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Medvedev calls for resignations after Russia flops at Winter Olympics


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Medvedev calls for resignations after Russia flops at Winter Olympics

Moscow, Russia (CNN) -- Russian President Dmitry Medvedev called for the resignation of the nation's top Olympic officials Monday after the country's worst performance in a Winter Olympics in nearly a hundred years.

Speaking on state television from his residence outside Moscow, Medvedev put the main blame for Team Russia's failures on sports bureaucrats, whom he called "fat cats," and said the country's sports pyramid should be turned upside down.

Full article: http://edition.cnn.com/2010/SPORT/03/01/russia.olympics.president/index.html

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As they used to say on 'Laugh In'...very interesting.

So there's Medvedev using political pressure to try and oust some of the Russian sport's bureaucracy. The article doesn't say but let's assume that the Russian NOC will feel at least some of this heat, and may act upon it.

Compare and contrast with how the IOC has in the past suspended the Iraq NOC due to political interference. Now of course Russia and Iraq are at the opposite ends of the IOC sporting hierarchy. However as usual those byzantine folk bunkered down in Lausanne make damn sure that they make up the rules as they see fit.

Right now I'd say job security in the Russian NOC is at the same level as Finnish gold in Vancouver...zip, nul, nothing, bugger all...

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Compare and contrast with how the IOC has in the past suspended the Iraq NOC due to political interference.

Interesting point actually. FIFA have very similar rules and it's arguable - no, not arguable, it's a fact - that they and their associate members apply them too much at times - the suspension of Togo being the most disgusting example.

Perhaps it's the other way around with the IOC. A suggestion of a shake up in Russian sport isn't enough to claim political interference, but saying the government would make it happen if it didn't go ahead may well be.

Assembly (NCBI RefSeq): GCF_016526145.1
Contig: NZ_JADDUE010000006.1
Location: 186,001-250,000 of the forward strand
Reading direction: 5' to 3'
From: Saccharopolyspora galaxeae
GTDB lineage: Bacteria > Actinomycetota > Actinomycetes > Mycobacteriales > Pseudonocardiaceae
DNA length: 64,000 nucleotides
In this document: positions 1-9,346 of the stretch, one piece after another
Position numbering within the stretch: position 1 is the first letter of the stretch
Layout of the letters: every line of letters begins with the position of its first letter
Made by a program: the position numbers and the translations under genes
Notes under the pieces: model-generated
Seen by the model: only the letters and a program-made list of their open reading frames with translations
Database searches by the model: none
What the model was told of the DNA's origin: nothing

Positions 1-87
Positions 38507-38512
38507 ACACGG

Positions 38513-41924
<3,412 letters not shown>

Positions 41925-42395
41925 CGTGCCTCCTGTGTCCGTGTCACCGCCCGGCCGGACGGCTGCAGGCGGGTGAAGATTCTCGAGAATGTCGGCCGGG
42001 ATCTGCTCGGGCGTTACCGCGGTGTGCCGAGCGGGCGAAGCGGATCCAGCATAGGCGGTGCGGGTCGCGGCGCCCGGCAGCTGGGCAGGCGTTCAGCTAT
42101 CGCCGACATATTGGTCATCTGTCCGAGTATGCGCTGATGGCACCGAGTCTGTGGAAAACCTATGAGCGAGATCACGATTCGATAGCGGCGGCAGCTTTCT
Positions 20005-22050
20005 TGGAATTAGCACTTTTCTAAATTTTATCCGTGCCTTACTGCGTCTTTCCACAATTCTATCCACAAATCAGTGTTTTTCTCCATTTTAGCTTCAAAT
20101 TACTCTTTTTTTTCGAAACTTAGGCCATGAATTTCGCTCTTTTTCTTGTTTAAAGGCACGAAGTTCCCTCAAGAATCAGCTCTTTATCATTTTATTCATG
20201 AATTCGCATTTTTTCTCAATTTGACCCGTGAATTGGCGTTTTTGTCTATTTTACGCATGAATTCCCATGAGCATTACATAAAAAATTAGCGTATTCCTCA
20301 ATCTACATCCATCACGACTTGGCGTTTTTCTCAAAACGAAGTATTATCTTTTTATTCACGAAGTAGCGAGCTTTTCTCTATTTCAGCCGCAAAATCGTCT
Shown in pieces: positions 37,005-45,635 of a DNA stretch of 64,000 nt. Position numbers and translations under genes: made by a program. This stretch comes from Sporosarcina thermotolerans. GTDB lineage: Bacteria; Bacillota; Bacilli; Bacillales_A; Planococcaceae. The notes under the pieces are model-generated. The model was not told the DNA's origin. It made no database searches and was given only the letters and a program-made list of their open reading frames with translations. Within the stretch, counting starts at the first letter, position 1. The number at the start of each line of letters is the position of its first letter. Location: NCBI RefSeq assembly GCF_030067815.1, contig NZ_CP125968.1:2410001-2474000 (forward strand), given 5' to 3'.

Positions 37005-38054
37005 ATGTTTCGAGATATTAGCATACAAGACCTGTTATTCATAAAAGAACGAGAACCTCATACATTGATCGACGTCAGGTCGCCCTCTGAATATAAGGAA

Edited by RobH
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Interesting point actually. FIFA have very similar rules and it's arguable - no, not arguable, it's a fact - that they and their associate members apply them too much at times - the suspension of Tongo being the most disgusting example.

Perhaps it's the other way around with the IOC. A suggestion of a shake up in Russian sport isn't enough to claim political interference, but saying the government would make it happen if it didn't go ahead may well be.

That's what I'm angling at...where do you draw the line in 'political interference'? Considering probably all so-called first world countries bar perhaps the US would have their national Olympic sports programs tied very tightly to the government, or possibly in other countries actually be part of the government's sports administration, then as soon as issues like funding and hierarchy changes are raised the IOC has to look askance. Of course it's very easy for an Iraq to get their Olympic involvement curtailed by Lausanne, as the Iarqis have no influence within the movement and little sporting success. But how about countries like Cuba? China? North Korea? Or in a hypothetical situation, as the 'own the podium' program was partly funded by the Canadian federal government if and when such funding is slashed for whatever reason could that be construed as 'political interference'?

But of course this is expecting the IOC to actually have a self-critical and ethical approach to its activities. Medvedev and his puppet master Putin may well pull the strings for the Russian Olympic administration and Sochi, but because we're talking about a giant of Olympic sports with money to burn and hosting rights to support, Jacques and his mates will conveniently look away when the axe comes down from the kremlin.

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I regard, or hope, the Vancouver games is a fresh start for Russia after 40 years of dubious results. The number of Russian athletes from the last couple of decades that are revealed as dopers have been way too high, finally it seems like they have taken doping AS A PROBLEM somewhat seriously. In such a situation they had to trust the young and inexperienced, and I for instance see a lot of very promising cross country skiers coming that will be very strong in four years (like Junior world champion Sedov). Hopefully this political commotion will not be a return to old sins....